19 Mar A Lesson in Alignment
Everything happens for a reason. This is true for most things. It has been especially true for my career.
I would have never imagined I’d become a journalist or an entrepreneur. But when I look back on my life and the steps I’ve taken to get to this point, I realize I am only following my unique path, my destiny. I am meant to be here. Right here. Right now.
I began to realize – like really realize – my path had been laid out for me in 2009 during my transition from Shreveport, Louisiana to Baton Rouge. This realization hit me when I decided to move into an apartment complex that was not on the list of eight complexes I had thoroughly researched and mapped out to visit during my apartment-hunting weekend.
I was supposed to make a left-hand turn onto Weldenwood Drive. Somehow, I made the wrong turn – a right – into my future complex. It was beautiful. But it wasn’t on my list. After I’d toured each complex on my list, my choice was obvious. My friend and former coworker, Nishia, told me that moving into that particular complex was meant to be. She was right. I enjoyed my three-year stay there. But that incident made me reflect on other things that I planned and turned out differently – for the best.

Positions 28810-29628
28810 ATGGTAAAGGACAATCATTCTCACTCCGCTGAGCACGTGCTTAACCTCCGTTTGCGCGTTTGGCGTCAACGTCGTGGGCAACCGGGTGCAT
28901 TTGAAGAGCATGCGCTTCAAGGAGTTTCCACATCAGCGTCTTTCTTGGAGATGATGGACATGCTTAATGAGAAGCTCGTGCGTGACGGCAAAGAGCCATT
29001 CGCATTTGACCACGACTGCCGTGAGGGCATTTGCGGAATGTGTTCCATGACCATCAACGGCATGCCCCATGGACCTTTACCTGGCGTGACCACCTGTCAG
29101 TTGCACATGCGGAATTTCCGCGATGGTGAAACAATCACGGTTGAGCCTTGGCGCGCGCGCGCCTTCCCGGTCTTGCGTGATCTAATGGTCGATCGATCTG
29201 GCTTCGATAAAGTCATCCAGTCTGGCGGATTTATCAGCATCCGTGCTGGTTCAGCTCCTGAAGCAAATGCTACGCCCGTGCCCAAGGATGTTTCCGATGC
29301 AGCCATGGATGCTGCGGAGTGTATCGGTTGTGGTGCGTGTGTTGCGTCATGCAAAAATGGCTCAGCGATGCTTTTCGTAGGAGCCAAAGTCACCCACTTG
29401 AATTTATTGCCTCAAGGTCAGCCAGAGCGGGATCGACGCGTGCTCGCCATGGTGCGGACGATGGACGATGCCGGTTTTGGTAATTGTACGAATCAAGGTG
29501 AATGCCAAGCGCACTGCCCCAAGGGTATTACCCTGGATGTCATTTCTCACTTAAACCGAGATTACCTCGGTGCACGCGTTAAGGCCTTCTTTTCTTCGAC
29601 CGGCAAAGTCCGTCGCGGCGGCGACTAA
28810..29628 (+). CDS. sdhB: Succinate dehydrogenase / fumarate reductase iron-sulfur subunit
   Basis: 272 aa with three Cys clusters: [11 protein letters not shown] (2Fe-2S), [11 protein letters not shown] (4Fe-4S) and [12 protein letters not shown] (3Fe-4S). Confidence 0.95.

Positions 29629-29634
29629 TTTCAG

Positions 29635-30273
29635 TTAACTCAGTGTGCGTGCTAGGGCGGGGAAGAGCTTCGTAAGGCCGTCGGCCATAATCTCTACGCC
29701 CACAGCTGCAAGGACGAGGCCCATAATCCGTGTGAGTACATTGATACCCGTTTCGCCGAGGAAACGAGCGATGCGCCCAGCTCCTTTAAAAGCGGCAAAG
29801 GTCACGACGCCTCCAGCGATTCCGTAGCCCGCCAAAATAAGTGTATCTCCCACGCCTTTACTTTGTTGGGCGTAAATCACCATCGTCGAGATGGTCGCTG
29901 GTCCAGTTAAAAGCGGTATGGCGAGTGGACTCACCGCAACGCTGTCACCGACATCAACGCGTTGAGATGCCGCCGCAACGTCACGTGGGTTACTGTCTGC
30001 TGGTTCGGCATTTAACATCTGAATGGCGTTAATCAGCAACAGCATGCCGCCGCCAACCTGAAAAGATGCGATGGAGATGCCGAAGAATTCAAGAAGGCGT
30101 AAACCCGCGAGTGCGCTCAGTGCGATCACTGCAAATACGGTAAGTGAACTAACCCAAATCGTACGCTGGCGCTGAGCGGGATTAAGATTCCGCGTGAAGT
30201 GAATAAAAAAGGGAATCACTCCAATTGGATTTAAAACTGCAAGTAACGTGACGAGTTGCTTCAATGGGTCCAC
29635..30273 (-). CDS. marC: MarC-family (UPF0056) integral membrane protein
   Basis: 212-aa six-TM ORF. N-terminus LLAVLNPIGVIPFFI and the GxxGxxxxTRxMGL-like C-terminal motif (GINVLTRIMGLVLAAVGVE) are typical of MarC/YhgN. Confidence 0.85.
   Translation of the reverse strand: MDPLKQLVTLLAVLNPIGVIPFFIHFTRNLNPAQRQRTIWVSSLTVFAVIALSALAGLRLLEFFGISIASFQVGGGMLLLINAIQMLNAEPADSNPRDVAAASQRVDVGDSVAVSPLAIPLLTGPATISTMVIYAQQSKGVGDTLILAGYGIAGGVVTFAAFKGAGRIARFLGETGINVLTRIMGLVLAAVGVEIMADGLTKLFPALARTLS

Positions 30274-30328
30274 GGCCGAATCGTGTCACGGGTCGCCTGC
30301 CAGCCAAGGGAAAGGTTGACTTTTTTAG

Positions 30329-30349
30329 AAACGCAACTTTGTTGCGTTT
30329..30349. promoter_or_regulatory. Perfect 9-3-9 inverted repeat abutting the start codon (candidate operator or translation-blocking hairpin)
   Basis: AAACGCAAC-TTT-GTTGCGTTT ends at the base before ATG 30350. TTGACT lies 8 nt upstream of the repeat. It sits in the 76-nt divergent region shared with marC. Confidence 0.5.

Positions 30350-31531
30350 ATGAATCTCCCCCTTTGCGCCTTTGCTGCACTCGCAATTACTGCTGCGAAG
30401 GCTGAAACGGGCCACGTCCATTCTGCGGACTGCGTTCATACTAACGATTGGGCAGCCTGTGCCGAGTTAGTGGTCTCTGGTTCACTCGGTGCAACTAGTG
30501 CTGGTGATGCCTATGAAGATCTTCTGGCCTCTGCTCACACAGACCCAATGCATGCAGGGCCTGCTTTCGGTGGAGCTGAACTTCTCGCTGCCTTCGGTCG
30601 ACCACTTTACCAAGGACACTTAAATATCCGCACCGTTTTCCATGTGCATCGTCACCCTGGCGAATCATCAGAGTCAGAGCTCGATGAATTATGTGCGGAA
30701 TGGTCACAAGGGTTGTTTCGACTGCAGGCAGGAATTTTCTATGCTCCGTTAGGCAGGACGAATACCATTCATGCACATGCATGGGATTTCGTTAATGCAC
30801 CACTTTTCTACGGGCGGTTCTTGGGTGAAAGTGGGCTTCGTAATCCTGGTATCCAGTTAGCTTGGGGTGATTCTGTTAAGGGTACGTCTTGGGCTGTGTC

I had planned to graduate from the University of Tennessee at Chattanooga. I attended the college my freshman year, but something about it did not suite me. I didn’t fit in. I didn’t feel comfortable. The summer after my freshman year, I enrolled at Tennessee State University – the college in my hometown and the one I had rejected a year earlier. When I got to campus, I fell in love. I felt at ease. I thrived on that campus. I am proud to say I am a TSU alumna.
My studies at TSU led me to The Meter, the campus’ student-run newspaper. I joined the staff at the recommendation of one of my professors. She thought it would be a good fit. I was majoring in English and had not taken any journalism classes. I planned to obtain terminal degrees in English and become a college professor. The Meter was just a way to occupy my time – though I LOVED it. My senior year, I was named Editor in Chief of the newspaper. Still, I never thought I’d find myself working for a paper. I took the GRE and applied to my chosen set of master’s degree programs. Guess what? Mostly all rejected me. I was in complete shock. How could this happen to ME? I had volunteered. I was vice-president of service for Gamma Sigma Sigma National Service Sorority. I was a campus queen two years in a row. I had joined Sigma Tau Delta International English Honor Society. I had a great GPA. I had decent test scores. Why wasn’t this working out for me? I soldiered on through the year. The last semester of my senior year, I had also applied to join a certain sorority. Again, I was rejected. More shock.